A chain of 461 beacons, part of a series of events marking the 400th anniversary of the defeat of the Spanish Armada, blazed across England early Wednesday to re-enact the warning that the galleons were approaching.
As then, the first fire was lit at Kynance, a headland near Lizard village in the southwest tip of Cornwall, where local people say the Armada was first sighted sailing up the English Channel in 1588.But it was a Spaniard, Ambasador Don Jose de la Bellacasa, who lit the Kynance beacon Tuesday night.
Using a long-handled flaming torch to fire the brazier atop an oak pole, he parried reporters' questions about how he felt celebrating one of his country's more spectacular reverses.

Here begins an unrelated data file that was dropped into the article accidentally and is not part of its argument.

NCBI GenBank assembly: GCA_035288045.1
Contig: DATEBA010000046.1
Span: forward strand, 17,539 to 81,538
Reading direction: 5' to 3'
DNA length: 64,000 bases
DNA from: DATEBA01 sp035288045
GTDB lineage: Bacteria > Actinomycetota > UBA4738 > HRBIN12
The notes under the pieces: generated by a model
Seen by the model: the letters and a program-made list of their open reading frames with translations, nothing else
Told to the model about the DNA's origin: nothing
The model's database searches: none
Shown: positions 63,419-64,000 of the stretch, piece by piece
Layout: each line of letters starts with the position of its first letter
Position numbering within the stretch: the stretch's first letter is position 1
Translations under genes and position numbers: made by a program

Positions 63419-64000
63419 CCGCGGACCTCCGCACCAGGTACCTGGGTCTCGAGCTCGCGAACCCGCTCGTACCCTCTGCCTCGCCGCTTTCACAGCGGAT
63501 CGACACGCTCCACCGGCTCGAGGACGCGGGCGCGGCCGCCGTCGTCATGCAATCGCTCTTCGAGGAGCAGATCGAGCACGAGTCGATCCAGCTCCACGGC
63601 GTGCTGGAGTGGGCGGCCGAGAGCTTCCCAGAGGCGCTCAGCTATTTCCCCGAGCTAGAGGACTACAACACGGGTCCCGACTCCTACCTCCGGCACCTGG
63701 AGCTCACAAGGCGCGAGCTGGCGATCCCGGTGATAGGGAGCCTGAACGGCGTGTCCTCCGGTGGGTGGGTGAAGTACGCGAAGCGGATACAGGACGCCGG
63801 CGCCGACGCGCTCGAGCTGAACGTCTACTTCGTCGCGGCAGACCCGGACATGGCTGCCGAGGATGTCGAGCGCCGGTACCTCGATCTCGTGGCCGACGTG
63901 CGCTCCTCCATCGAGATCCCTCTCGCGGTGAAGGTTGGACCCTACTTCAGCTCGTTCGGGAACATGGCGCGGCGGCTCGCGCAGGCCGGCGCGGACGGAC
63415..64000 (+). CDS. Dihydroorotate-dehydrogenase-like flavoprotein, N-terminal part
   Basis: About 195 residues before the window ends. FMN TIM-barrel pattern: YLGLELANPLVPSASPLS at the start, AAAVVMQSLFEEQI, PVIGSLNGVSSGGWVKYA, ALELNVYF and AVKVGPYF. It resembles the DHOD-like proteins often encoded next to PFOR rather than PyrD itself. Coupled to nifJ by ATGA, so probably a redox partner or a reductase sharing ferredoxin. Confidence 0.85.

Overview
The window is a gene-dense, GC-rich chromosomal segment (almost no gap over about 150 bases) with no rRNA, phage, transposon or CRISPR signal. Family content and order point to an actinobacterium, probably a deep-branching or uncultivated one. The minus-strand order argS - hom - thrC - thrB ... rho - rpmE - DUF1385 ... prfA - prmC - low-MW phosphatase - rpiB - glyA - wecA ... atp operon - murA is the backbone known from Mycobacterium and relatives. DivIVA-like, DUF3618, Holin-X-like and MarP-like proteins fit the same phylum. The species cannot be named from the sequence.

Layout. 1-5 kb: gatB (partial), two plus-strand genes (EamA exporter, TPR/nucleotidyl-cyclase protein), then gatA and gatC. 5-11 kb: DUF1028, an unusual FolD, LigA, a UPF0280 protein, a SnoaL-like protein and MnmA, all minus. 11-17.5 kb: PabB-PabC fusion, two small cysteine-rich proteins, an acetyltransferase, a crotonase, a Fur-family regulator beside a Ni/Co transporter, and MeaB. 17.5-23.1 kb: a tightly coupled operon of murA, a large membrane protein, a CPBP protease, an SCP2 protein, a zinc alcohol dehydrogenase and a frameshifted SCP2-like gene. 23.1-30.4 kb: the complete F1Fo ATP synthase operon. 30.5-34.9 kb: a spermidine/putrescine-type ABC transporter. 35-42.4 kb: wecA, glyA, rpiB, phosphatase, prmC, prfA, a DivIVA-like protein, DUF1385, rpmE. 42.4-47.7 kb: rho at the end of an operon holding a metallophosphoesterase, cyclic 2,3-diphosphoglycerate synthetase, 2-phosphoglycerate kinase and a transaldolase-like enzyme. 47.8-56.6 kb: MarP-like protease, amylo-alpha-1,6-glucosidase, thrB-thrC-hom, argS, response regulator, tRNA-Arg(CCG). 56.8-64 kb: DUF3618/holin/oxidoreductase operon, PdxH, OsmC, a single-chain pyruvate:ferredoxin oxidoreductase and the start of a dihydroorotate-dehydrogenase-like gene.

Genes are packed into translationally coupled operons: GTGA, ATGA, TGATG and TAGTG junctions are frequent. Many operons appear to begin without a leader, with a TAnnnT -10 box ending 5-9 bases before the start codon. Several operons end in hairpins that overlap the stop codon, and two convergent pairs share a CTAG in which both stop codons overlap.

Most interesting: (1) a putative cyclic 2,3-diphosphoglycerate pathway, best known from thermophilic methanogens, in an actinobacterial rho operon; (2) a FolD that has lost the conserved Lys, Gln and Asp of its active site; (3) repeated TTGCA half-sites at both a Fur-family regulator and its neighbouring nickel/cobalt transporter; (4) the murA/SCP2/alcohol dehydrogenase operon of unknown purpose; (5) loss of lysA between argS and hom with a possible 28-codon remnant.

"It is not so clear it was a defeat," he said with a grin. "You were lucky with the weather."
Historians have long argued over which played the greater part in the defeat of the Armada - Queen Elizabeth I's navy or gales that decimated the ranks of the Spanish ships.
The line of beacons stretched up the country as far as Berwick-upon-Tweed about 450 miles northeast of Kynance.